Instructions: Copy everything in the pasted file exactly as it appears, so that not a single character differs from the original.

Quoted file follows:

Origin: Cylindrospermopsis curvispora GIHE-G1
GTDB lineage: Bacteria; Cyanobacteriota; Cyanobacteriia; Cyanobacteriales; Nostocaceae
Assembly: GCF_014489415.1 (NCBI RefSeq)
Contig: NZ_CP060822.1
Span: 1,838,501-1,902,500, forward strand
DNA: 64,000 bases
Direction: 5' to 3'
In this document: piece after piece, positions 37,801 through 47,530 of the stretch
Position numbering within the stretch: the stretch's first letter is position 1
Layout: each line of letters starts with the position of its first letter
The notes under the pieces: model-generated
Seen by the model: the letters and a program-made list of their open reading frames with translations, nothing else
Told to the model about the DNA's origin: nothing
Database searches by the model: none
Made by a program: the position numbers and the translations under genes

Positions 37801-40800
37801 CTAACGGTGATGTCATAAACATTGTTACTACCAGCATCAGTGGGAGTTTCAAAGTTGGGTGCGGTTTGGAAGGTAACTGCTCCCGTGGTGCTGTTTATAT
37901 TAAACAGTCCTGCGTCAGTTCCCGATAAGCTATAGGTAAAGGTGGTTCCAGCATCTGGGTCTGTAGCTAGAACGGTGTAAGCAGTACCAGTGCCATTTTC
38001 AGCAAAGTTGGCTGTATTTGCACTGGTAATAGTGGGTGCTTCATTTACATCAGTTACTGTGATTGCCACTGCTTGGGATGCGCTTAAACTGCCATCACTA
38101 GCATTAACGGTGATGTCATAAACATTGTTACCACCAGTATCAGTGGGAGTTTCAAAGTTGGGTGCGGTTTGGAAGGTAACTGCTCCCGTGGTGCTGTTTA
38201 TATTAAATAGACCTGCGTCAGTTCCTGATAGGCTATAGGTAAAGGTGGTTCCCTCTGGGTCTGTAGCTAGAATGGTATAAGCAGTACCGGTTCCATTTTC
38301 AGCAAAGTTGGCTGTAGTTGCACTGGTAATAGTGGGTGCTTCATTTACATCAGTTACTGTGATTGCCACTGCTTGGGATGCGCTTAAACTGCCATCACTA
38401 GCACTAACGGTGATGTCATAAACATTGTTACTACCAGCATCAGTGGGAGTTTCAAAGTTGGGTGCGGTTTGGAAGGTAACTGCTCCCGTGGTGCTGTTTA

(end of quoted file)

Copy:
Origin: Cylindrospermopsis curvispora GIHE-G1
GTDB lineage: Bacteria; Cyanobacteriota; Cyanobacteriia; Cyanobacteriales; Nostocaceae
Assembly: GCF_014489415.1 (NCBI RefSeq)
Contig: NZ_CP060822.1
Span: 1,838,501-1,902,500, forward strand
DNA: 64,000 bases
Direction: 5' to 3'
In this document: piece after piece, positions 37,801 through 47,530 of the stretch
Position numbering within the stretch: the stretch's first letter is position 1
Layout: each line of letters starts with the position of its first letter
The notes under the pieces: model-generated
Seen by the model: the letters and a program-made list of their open reading frames with translations, nothing else
Told to the model about the DNA's origin: nothing
Database searches by the model: none
Made by a program: the position numbers and the translations under genes

Positions 37801-40800
37801 CTAACGGTGATGTCATAAACATTGTTACTACCAGCATCAGTGGGAGTTTCAAAGTTGGGTGCGGTTTGGAAGGTAACTGCTCCCGTGGTGCTGTTTATAT
37901 TAAACAGTCCTGCGTCAGTTCCCGATAAGCTATAGGTAAAGGTGGTTCCAGCATCTGGGTCTGTAGCTAGAACGGTGTAAGCAGTACCAGTGCCATTTTC
38001 AGCAAAGTTGGCTGTATTTGCACTGGTAATAGTGGGTGCTTCATTTACATCAGTTACTGTGATTGCCACTGCTTGGGATGCGCTTAAACTGCCATCACTA
38101 GCATTAACGGTGATGTCATAAACATTGTTACCACCAGTATCAGTGGGAGTTTCAAAGTTGGGTGCGGTTTGGAAGGTAACTGCTCCCGTGGTGCTGTTTA
38201 TATTAAATAGACCTGCGTCAGTTCCTGATAGGCTATAGGTAAAGGTGGTTCCCTCTGGGTCTGTAGCTAGAATGGTATAAGCAGTACCGGTTCCATTTTC
38301 AGCAAAGTTGGCTGTAGTTGCACTGGTAATAGTGGGTGCTTCATTTACATCAGTTACTGTGATTGCCACTGCTTGGGATGCGCTTAAACTGCCATCACTA
38401 GCACTAACGGTGATGTCATAAACATTGTTACTACCAGCATCAGTGGGAGTTTCAAAGTTGGGTGCGGTTTGGAAGGTAACTGCTCCCGTGGTGCTGTTTA